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How To Prevent Mould Growing in Your Home? - Wideline

How to prevent mould growing in your home

Did you know that airborne spores from mould are one of the most common triggers for allergies?


While many people know they are affected by pollen and the change in seasons, they may not realise that their own home could also be making them sick. Symptoms of mould allergy can include watery or itchy eyes, a persistent cough, asthma, dry skin, sinus problems, headaches, chronic fatigue and sneezing. An audit of your home environment and a spring clean, is the ideal way to remove and prevent toxic mould spores from your home.

Removing visible signs of house mould is essential, but changing environmental factors is the key to stopping mould from growing in your home. Rooms must be kept well aired with natural ventilation from windows and doors. The use of extractor fans in wet areas like the kitchen, bathroom and laundry also help to make your home a healthier environment for your family. Follow the steps below to help achieve a mould free home.

Step 1. Identify Areas For Potential Mould Growth

Inspect your house to determine the locations that mould could thrive in. Does your bathroom have an openable window? Is the ceiling discoloured? Is there mould on walls? Or condensation on your windows? When you’ve checked your home to detect where mould could be growing, then you can monitor the situation and implement ways to prevent mould, like installing an openable window and an extractor fan.

Step 2. Ventilate Your Home

Opening windows is the number one tip for minimising excess moisture in rooms. Mould only grows where there is moisture, so when showering, cooking or using the washer/dryer, open windows to allow ventilation of the area. Cross ventilation is the best way to prevent moisture build up in the home, so open windows or doors on the opposite side of the house to improve airflow throughout the whole house. Some windows offer greater ventilation that others. Louvre windows give ultimate control over ventilation, as you can open the whole window. Casement windows also open 100% of the window area and can direct the breeze into your home. If you have a condensation problem in your home, it may be worthwhile replacing some windows that allow greater circulation.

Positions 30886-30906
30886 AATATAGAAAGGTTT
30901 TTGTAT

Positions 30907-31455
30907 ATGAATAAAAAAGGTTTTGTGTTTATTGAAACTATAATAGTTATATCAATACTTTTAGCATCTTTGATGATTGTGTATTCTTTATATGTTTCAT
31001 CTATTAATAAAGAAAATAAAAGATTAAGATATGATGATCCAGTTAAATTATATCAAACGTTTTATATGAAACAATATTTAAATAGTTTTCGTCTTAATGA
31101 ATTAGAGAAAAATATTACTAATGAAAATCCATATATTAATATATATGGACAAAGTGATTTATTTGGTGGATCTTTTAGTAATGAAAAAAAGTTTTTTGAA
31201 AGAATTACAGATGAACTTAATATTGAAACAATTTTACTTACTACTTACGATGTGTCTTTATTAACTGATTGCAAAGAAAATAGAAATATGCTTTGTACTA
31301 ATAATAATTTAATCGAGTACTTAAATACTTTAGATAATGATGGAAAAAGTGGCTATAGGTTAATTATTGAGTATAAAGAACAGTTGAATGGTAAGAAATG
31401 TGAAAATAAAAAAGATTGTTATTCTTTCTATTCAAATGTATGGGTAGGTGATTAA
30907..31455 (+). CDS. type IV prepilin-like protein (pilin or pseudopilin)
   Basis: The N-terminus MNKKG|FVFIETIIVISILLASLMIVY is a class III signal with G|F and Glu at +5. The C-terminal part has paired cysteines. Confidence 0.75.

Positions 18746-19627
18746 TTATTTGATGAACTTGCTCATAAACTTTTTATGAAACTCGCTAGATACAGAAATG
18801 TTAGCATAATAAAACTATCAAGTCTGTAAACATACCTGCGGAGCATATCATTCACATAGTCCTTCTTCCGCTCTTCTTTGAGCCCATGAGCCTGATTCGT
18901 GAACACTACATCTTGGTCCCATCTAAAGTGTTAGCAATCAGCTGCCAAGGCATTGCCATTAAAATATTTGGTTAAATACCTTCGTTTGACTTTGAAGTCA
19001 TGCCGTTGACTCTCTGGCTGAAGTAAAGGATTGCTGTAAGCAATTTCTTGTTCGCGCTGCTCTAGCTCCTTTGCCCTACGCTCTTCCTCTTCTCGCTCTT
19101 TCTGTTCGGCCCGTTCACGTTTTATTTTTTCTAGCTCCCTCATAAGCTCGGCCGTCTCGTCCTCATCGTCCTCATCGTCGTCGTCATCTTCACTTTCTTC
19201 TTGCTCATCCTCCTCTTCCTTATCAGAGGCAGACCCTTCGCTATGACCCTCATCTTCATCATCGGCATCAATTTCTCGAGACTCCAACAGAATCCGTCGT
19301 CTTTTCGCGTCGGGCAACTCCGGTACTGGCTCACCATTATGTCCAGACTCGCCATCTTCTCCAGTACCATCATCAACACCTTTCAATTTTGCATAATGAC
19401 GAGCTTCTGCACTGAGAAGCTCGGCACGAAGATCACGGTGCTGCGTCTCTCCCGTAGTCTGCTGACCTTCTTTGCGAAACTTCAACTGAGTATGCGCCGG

Step 3. Dry Wet Areas Quickly

You don’t want to leave moisture anywhere in your home for too long. Shower water should be moped up to prevent bathroom mould and wet clothes should be hung from the machine swiftly. Mould can grow very quickly, so if there is a spill or a leak, it’s best to get it cleaned up fast.

Step 4. Direct Water Away From Your Home

It’s essential to make sure that water is directed away from your home. Repair broken gutters and drains, even out land that slopes and ensure adequate drainage is installed in wet areas.

Step 5. How To Clean Mould

Mould removal can be done with anti-mould products that penetrate porous surfaces and kill mould. All you have to do is spray the affected area, wait and wash away.

Removing mould naturally is possible with tea tree oil and white vinegar:

  • Combine 2 teaspoons of tea tree oil in a spray bottle with 2 cups of water. Shake solution well before use.
  • Use an 80% white vinegar solution. Apply and leave on the affected area for at least 20 minutes, then sponge clean with water.

Remember that prevention is the best strategy to keep your home a mould free environment. Minimise the chance of excess moisture in any room to prevent mould from being able to grow.

For more information about how to care for your aluminium and timber windows or doors, read our Maintenance Guide.